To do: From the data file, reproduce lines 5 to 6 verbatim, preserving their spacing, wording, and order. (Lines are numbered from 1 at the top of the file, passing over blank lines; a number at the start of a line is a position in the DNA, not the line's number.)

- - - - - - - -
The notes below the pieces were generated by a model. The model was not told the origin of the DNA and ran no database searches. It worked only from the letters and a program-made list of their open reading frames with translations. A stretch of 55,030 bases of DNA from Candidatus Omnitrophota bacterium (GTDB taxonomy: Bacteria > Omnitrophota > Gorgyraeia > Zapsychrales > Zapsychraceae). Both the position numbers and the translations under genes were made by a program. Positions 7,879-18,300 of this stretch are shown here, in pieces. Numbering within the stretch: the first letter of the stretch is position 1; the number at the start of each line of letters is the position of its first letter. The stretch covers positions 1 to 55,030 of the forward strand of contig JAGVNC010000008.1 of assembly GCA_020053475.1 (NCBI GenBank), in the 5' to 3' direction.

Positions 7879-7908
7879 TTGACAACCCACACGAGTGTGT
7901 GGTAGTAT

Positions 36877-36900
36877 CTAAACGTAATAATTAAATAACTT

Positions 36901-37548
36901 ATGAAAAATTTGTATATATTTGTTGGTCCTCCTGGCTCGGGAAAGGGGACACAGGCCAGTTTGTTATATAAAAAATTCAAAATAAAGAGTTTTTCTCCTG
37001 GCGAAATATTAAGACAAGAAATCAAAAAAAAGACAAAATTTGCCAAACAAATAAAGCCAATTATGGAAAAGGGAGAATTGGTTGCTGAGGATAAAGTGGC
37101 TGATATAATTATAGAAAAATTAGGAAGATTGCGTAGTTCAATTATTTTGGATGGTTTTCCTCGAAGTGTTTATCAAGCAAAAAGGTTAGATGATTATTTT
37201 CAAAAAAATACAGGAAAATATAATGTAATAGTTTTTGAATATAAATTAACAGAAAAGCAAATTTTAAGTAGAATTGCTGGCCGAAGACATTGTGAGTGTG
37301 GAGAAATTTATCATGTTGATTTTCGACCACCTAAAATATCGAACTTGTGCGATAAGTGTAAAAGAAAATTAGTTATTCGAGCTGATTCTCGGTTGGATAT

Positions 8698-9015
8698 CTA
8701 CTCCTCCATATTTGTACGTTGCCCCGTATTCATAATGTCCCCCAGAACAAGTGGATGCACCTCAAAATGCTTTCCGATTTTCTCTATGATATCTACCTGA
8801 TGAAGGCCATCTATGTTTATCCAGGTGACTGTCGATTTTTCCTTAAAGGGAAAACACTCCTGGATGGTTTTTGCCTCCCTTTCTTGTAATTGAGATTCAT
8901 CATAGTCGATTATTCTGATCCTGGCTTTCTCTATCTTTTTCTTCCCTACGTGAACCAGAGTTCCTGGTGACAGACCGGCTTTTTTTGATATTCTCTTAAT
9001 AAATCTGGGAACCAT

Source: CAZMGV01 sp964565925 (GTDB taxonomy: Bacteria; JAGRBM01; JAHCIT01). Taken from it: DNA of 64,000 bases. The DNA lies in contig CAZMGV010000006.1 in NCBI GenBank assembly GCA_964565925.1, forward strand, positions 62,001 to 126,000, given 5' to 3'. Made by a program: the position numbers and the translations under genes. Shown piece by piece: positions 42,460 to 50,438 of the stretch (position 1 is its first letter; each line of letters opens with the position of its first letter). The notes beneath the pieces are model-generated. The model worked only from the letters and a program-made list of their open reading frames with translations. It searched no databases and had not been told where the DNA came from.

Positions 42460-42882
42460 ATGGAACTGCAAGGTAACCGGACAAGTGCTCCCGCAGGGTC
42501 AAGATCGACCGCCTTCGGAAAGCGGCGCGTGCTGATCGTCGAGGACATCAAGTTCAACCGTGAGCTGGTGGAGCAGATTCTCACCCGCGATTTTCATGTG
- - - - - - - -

Positions 36877-36900
36877 CTAAACGTAATAATTAAATAACTT